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First HDTV, picture seems grainy. Is this how they are? (1 Viewer)


Apr 9, 2003
Hello again.

Had my Toshiba 50H82 HDTV delivered last week and hooked up my Cable for TV. I have digital cable subscription and have an S-Video cable running from the digital box (from the cable company) to my new TV. I had assumed that the picture with digital cable on a HDTV set would not be like a HD signal, but I had thought that it would be pretty good.

I am having a very grainy picture come through my set. Is this a typical problem? The lines are not very sharp, and it is like I can see individual pixils (what I mean by grainy). I have ordered Avia, so have not calabrated my set much yet, is this something that will be fixed with Avia when it arives?

I guess I am a bit bummed, I had hoped that the picture would be much better.

Any help most welcome,


Jan 18, 2001
Make sure you are using the correct screen mode. Also, the sets do need some time to break in, and the image should get better over some time. Unfortunately, most HDTV's don't do good with digital cable due to poor stretch modes and line doublers. The Toshibas are supposed to have good stretch modes though, and I'm not sure about the line doubler. It upconverts the incoming cable signal to 540p and likely adds some artifacts. I would do some of the following:

1. Hook up a dvd player and make sure that it's image is good, so you can rule out any problems with the set itself.
2. Try multiple cable channels to see if there is any difference between channels or if they are equally bad.
3. Make sure you're using the correct stretch mode.
4. Make sure you have turned down the contrast on the set and that it is not still in "torch" mode.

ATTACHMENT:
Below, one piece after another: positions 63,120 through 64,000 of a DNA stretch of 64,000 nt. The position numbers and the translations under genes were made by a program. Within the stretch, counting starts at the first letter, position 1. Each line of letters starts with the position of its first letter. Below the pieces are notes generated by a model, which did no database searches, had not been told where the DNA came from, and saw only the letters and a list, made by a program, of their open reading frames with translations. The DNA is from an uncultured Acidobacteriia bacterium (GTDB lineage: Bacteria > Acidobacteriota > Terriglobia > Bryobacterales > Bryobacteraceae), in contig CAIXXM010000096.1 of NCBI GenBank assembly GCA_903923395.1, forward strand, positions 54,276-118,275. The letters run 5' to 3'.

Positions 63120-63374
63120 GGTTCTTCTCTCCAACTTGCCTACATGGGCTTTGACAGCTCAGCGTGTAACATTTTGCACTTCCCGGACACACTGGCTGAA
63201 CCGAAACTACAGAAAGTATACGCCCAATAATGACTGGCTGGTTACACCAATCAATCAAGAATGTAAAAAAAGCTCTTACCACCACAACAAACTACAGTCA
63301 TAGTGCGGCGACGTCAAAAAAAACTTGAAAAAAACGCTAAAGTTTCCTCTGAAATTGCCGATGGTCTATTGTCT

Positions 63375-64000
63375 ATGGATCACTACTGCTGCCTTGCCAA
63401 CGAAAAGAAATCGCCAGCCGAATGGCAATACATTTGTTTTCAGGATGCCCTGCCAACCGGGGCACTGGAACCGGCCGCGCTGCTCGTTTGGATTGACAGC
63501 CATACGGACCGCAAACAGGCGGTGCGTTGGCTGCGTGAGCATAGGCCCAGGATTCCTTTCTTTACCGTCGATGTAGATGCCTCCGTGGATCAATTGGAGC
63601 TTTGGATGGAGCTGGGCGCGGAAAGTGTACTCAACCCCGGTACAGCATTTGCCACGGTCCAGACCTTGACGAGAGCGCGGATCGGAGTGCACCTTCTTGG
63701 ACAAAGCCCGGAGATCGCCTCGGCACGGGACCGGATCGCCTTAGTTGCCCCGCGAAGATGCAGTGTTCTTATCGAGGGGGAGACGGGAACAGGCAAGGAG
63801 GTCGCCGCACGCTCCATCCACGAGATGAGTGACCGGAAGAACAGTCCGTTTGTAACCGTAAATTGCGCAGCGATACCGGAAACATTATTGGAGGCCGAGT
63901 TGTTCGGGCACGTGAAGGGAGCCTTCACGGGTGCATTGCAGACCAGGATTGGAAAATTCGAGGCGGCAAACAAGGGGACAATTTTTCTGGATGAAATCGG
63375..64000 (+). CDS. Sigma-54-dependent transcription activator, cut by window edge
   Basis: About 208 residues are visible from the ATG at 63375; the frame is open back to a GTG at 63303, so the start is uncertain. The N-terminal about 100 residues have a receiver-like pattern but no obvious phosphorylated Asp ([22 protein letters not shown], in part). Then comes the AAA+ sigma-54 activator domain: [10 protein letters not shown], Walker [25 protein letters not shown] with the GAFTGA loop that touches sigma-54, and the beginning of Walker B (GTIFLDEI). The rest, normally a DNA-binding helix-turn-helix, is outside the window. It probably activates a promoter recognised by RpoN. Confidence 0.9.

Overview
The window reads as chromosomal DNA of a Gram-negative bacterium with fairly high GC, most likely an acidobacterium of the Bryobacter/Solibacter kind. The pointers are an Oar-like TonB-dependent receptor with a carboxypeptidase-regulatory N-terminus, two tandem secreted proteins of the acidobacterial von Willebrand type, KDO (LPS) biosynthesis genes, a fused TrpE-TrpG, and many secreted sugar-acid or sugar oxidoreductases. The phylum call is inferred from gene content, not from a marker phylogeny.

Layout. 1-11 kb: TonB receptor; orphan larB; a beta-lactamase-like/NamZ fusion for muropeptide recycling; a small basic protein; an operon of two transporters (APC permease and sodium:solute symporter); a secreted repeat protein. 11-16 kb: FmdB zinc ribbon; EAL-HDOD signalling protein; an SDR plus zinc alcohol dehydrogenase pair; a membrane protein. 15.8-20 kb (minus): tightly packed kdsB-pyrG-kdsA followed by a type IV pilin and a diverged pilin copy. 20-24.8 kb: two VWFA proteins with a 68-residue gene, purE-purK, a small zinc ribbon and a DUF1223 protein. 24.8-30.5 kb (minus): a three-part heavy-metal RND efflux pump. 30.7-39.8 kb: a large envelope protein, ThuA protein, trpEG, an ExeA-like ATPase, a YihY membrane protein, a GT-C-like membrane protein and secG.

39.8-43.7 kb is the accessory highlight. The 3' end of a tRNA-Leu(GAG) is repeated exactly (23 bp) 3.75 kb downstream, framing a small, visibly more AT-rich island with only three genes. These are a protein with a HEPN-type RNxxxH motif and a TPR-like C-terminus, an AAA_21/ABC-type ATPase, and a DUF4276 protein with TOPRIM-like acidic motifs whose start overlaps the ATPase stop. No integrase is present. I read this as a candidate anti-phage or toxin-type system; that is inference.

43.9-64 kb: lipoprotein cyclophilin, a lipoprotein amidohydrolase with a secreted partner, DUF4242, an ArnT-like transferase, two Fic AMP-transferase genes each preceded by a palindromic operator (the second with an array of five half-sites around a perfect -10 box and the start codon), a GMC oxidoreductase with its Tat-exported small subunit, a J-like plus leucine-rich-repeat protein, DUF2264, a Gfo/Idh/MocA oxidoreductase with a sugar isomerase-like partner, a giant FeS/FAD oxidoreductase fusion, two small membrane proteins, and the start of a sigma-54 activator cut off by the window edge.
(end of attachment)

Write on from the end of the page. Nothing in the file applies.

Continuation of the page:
5. Calibrate with Avia as soon as possible.
6. Make sure sharp level is down, or off.
7. Try and switch out your S-video cable to make sure it's not bad.

Ken Custodio

Second Unit
Dec 5, 2001
Well the picture on a large screen HDTV from regular isn't going to be as sharp as say on a 27inch tv (at the same viewing distance). If you think about it you are blowing up the picture to fit a bigger screen so you are going to see all the problems with regular cable. I have the same TV, and regular comcast cable looks horrendous, digital channels like HBO and Cinemax look fine, HDTV channels look great! So do DVD's although after watching HDTV, DVD's look a bit soft now.

Also using that touch focus feature is useless. You should do the manual 56 point convergence in the service menu.
When I first entered the service menu and tried to do a manual 56 point convergence it seemed a little tricky but it is actually easy after you do it a couple of times. Check out the link below how to do general tweaks on a toshiba.



Stunt Coordinator
Mar 5, 2003
My guess is that the graininess you see is due to high sharpness and extreme picture and brightness settings.

I got the EXACT feeling when I hooked up my Sony kp46wt500. I was pretty bummed. But after I did the soft calibration with the Avia DVD the graininess went away. The standard content AND DVD playback was smooth and vibrant. I was quickly un-bummed. Kind of delayed euphoria but worth the wait :)

Something I would recommend is to try using your RCA inputs for the digital cable. I did this with the Dish Network and liked the results. It seems that S-Video made the compressed signal's faults more noticeable, and the RCA connection gave it a warmer feel more suitable for the "old school" video source.


John Royster

Oct 14, 2001

True about using composite from a source, especially cable. when using s-vid the input is split into color and black/white leads...relying on the source device to have a good comb filter.

Many times the comb filter is better in the TV than in the cable box. I get severe dot crawl and grain when using s-video from my cable box so I use composite, giving up a small loss in color fidelity.

BUT - many new HDTV owners are disappointed with their satellite/cable viewing. Properly setting sharpness/svm/white level/black level/color/tint helps A LOT, but at the end of the day you are at the mercy of the source.

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